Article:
NFL analyst's 'collegiate approach' might actually work, just not in Baltimore

Ryan Wormeli
·4 min read
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NFL analyst's 'collegiate approach' doesn't make sense for the Ravens originally appeared on NBC Sports Washington

NFL teams are constantly trying to tweak their approaches to gain an edge over the competition. It's a league built on parity, and with extensive footage of every game available with the click of a button, secrets have never been harder to keep from other franchises.

It's a copycat business, especially when teams see something that works. So when a prominent NFL analyst suggests a strategy out of line with the way things have always been done, it gets fans' attention.

That's what happened this week leading up to the 2021 NFL Draft when NFL Network analyst Bucky Brooks threw out an interesting idea for the Baltimore Ravens

“They [could] take a collegiate approach to the quarterback position,” Brooks said on NFL Network’s Path to the Draft. “They cash in on a Justin Fields. And then maybe they operate like a college team. One quarterback graduates, the other quarterback steps into the starter’s role."

It's a really intriguing idea. Since the CBA changed ahead of the 2011 draft limiting the rookie pay scale, successful quarterbacks on rookie deals have never been more valuable. 

If you include Eli Manning as a Hall of Famer - a debate for a different day - then the only quarterbacks to win a Super Bowl since the CBA change in 2011 are Hall of Famers and rookie passers. Going back even further, the last quarterback to win a Super Bowl on his second contract who isn't headed for Canton was Brad Johnson in 2002.

Now, part of that is because Hall of Famers win a lot of Super Bowls. That's what makes them Hall of Famers. But the other part of it is how valuable it is to have a superstar quarterback being paid cheaply.

Teams who give quarterbacks mega extensions often find themselves strapped for cap space in the following seasons. It's a place most teams still want to be - the best position to be in is to have a superstar QB on a rookie deal, but the second-best position is to have a superstar QB who is getting paid. It's still better to have a franchise QB than not have one.

"You now have the opportunity to keep a starting quarterback potentially on a young deal, build up the rest of the assets, and then play smash-mouth football the way that they play, and continue to build a better team around the quarterback," Brooks said. "It’s something to think about.”

If a team decided to take Brooks' suggestion, they would have a lot more money to build up an unmatched talent base around their rookie quarterbacks. The situation a player is put into is critical to their development, and having an upper-tier support system around a young signal-caller is an ideal scenario.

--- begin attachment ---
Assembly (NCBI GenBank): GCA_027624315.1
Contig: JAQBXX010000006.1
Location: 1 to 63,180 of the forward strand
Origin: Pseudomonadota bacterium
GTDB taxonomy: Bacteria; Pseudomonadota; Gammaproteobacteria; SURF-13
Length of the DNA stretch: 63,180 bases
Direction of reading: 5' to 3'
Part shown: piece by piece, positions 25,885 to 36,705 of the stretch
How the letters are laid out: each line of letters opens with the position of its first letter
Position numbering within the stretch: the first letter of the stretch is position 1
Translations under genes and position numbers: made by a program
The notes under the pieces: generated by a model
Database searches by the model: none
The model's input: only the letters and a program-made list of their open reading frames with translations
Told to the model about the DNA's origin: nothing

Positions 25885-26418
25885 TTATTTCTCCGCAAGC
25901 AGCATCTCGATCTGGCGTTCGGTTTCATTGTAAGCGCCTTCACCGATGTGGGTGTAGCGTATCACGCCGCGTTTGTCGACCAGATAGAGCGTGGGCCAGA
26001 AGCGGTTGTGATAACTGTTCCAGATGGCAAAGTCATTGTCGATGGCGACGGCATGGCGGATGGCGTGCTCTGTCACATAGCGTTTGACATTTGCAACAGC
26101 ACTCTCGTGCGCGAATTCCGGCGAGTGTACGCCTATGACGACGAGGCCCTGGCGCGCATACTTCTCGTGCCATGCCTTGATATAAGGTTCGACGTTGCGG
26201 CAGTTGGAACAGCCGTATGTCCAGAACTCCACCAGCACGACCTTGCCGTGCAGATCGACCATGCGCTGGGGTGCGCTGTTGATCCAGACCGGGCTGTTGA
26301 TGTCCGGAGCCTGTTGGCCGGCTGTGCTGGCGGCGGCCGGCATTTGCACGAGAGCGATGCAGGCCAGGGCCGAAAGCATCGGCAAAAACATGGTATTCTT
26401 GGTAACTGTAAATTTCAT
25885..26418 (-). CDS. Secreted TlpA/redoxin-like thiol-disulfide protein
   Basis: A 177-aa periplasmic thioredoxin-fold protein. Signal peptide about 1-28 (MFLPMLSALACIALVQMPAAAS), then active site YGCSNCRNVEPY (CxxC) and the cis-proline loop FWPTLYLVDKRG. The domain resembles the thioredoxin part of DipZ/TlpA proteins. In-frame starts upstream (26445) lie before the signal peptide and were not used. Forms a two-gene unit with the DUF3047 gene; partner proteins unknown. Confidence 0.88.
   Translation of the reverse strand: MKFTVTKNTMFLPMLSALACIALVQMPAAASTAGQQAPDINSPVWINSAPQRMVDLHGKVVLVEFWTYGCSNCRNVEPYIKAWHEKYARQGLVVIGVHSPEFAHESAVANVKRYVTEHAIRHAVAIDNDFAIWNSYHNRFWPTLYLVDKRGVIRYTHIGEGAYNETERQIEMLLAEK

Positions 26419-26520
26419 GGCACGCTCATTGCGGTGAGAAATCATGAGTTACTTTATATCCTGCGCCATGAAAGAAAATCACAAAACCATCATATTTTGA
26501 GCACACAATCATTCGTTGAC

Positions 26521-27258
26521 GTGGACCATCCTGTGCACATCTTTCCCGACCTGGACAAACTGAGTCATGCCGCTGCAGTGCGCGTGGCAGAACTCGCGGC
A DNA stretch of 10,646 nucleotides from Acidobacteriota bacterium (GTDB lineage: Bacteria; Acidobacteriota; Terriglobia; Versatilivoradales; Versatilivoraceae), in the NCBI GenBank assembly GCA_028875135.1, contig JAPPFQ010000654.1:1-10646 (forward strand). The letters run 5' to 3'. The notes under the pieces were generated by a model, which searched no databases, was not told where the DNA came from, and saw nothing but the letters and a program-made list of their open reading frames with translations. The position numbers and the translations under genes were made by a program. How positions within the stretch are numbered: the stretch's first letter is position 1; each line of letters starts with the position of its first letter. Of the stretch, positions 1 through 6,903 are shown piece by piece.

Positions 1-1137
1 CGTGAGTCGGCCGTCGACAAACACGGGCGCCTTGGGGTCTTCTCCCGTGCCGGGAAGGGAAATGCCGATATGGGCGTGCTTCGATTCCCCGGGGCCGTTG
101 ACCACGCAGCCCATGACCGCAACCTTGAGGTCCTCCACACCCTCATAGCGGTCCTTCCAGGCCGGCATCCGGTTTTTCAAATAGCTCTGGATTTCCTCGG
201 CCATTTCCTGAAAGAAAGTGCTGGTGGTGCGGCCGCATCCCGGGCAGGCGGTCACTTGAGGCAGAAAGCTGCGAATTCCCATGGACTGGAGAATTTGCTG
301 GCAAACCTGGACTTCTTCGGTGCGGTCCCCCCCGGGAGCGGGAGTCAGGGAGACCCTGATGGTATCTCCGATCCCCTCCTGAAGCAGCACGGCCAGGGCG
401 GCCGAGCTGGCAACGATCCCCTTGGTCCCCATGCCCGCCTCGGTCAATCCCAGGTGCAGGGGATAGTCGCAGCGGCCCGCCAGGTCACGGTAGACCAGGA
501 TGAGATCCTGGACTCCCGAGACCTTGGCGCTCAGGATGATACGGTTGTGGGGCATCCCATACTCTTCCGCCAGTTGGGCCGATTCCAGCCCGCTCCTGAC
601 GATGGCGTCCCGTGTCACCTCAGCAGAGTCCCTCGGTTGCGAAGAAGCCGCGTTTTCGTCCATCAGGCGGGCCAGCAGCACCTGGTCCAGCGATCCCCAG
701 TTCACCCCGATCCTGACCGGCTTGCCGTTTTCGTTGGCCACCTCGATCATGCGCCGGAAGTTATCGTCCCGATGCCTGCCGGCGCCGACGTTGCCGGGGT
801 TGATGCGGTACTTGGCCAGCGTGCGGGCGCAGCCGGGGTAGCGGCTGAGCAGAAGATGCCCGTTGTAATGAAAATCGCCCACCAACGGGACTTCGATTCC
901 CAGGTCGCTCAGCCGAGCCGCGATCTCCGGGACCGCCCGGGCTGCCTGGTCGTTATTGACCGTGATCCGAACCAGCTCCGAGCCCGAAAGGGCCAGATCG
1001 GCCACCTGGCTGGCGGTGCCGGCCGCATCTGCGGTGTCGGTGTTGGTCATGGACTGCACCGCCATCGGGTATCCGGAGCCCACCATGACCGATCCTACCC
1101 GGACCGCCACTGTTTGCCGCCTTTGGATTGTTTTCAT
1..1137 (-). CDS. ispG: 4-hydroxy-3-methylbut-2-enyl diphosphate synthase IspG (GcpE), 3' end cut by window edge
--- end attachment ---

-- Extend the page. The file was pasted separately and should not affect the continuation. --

The problem is that the Ravens aren't the type of team that should try something like this. Or rather, Lamar Jackson isn't the type of quarterback you simply let "graduate" without doing everything possible to keep him in town.

If Jackson was purely a product of the Ravens' unique play-calling system, then it would make sense. But Jackson has proven time and time again that the opposite is actually true. He elevates his teammates in a way that few other players in the NFL can.

Much has been made of Jackson's struggles to find a connection with a great wide receiver, but he makes the offensive lineman, running backs and tight ends all look way better. And his stats aren't just impressive - they are historic.

Jackson has shattered rushing records for his position, while still managing to lead the league passing touchdowns in 2019. Since becoming the full-time starter he ranks highly in several other more advanced passing categories as well, something he rarely gets credit for because the misses look so bad.

Jackson has always had to overcome doubters. It's hard to imagine any other quarterback in the league winning a unanimous MVP at 23-years old and then having analysts suggest a team would be better served moving on before he turns 25. At its core, it's an argument that doesn't make sense.

The Ravens play the type of style that suits college quarterbacks, and they are a forward-thinking franchise that is constantly looking for an edge. It's an interesting idea from Brooks in a vacuum.

But Baltimore is also lucky enough to have an MVP quarterback still under the age of 25 in town, and that's an enviable position to be in. Voluntarily moving on from Jackson in the hopes that an unproven talent can match one of the most dynamic players in recent memory is a step (or several steps) too far.